How d'ya like them apples?
Dal researcher helps generate superior crops
Ryan McNutt - October 10, 2013
Think of your favourite variety of apple. You can probably imagine it to the point of tasting it on your tongue: a crisp Golden Delicious, a juicy McIntosh, a tart Gravenstein. Now, try the same with your favourite wine: Chardonnay, Merlot, Pinot Noir.
These fruit cultivars you’ve enjoyed for years have been around for a long, long time.
“We’ve been drinking Pinot Noir for 1,000 years, for example, and it hasn’t really changed,” says Sean Myles, an internationally renowned fruit researcher in Dal’s Faculty of Agriculture. “We have a massive attachment to particular grapes and apples, way more than in other crops, and this leads to heritage varieties.”
We like what we like; what’s wrong with that?
“Pathogens continue to evolve and if our crops don’t, that’s a huge problem,” explains Dr. Myles, noting that diseases and pests are consistently becoming stronger, more threatening.
“Ramping up the arms race in agro-chemical weaponry isn’t the answer. Easier, more efficient breeding could be.”
Taking the guesswork out of farming
While his Faculty of Agriculture peers are based in Truro, Dr. Myles, the Canada Research Chair in Agriculture Genetic Diversity, works out of Kentville, in the heart of Nova Scotia’s apple- and grape-growing region. There, at the Atlantic Food & Horticulture Research Centre, his team maps out the genomes of apple and grape varieties.
The goal: to support and encourage the adoption of marker-assisted breeding, a process that dramatically reduces the cost and time in producing new, stronger varieties of apples and grapes.
“When you talk to farmers, they’re keen to adopt new varieties that would require less input — pesticides and the like — but they’re hesitant to support breeding because it’s so time-intensive and expensive,” says Dr. Myles. “But marker-assisted breeding promises to be not just two or three times more efficient; we’re talking about a process that can be more like 1,000 times more efficient. The likelihood of finding what you’re looking for get astronomically higher.”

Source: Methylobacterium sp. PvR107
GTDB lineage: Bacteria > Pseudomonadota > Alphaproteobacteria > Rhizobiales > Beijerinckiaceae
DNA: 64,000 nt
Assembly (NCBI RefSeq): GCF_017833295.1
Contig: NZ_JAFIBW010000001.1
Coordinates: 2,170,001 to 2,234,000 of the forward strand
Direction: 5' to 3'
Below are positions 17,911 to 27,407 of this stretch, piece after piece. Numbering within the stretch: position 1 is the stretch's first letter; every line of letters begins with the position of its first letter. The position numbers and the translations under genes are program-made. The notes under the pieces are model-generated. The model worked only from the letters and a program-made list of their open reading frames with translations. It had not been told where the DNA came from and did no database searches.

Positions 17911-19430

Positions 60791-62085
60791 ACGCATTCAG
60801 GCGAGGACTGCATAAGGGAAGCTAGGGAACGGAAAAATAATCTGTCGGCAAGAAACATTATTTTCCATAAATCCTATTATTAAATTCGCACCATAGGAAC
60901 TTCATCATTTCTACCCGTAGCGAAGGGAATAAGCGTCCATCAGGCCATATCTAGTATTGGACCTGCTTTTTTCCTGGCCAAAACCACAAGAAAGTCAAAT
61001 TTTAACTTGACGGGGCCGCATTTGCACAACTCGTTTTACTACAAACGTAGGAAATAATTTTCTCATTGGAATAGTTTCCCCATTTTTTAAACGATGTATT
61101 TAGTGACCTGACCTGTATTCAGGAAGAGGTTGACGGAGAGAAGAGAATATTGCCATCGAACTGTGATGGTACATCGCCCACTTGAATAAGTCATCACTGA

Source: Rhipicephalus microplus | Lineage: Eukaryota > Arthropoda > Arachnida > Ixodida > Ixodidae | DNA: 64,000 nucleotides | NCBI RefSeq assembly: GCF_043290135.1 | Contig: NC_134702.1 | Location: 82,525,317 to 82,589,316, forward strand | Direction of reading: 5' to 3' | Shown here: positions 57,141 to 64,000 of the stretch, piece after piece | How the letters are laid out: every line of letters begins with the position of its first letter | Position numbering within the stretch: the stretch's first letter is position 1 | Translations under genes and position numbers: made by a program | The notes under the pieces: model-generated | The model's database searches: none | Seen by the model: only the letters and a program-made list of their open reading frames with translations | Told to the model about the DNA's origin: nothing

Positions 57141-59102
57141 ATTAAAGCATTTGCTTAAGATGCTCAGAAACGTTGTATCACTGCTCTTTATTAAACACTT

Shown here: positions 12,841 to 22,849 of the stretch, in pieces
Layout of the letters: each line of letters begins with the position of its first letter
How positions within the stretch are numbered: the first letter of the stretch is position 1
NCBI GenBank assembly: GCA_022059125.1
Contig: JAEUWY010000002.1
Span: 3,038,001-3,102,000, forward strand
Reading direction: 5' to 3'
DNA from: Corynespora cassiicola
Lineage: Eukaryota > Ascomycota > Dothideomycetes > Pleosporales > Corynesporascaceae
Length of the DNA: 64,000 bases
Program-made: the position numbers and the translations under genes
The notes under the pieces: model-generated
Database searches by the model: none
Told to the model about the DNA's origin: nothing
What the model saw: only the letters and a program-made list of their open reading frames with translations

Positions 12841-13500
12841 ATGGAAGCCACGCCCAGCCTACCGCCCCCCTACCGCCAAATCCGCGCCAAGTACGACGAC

Dr. Myles is quick to note that this isn’t about genetically modifying fruit in any artificial way. Marker-assisted breeding is based on the same process by which fruit has been bred for thousands of years: allowing two different varieties to reproduce and create a new variety that, hopefully, contains desired traits.
The problem with that process, traditionally, is time and treasure. Breeders looking to evaluate a set of new cultivars have to plant an orchard (at a cost of $25,000 an acre or more) and wait three to five years to see if the trees produce the desired traits.
“The chance of finding what you want is so small,” says Dr. Myles. “So many farmers choose to support research efforts that have a more direct, immediate effect, like pesticide trials.”
Marker-assisted breeding has the potential to take the chemicals, and the guesswork, out of the process. Dr. Myles and his team map desired traits — fruit size, acidity, disease resistance — to the fruit’s genome. These data allow breeders to identify those traits in novel varieties as early as the seedling stage, selecting only the best varieties to grow to maturity.
“It’s all about taking unpredictability out of the game,” he says
Interestingly, Dr. Myles’ background is in human genetics, not plants. But he switched focus during his post-doctoral studies after touring European wineries with his wife, Gina Haverstock — now a winemaker with Gaspereau Vineyards — and taking note of huge opportunities in applying genetic sequencing to agriculture.
“The diversity was so intense; at the genetic level, the difference between Chardonnay and Merlot is similar to the difference between a human and a chimpanzee,” he says. “Grape genomics was a good 10 years behind human genomics. I felt we could really knock it out of the park.”
His lab in Kentville grows its own fruit, in collaboration with Agriculture and Agri-Food Canada. Their Apple Biodiversity Collection includes over 1,000 different varieties of apples, planted in duplicate, in a five-acre orchard. The lab itself contains a field component, a wet lab (molecular) and a dry lab called “The Hive” where the team analyzes the data by connecting to computer clusters around the world that assist with number crunching.
Dr. Myles’ work has generated international attention, and he’s always eager to connect both with the Nova Scotia farming community as well as with the general public.
“I’d love to have our lab contribute to improving apple and grape varieties around the world. It’s that possibility that excites me. I’m not one to overpromise and underdeliver, but the possibility of identifying all of a plant’s traits before it grows is incredibly cool, and I want Dal to be a leader in that field.”
For more on the Myles Lab, visit http://www.cultivatingdiversity.org/
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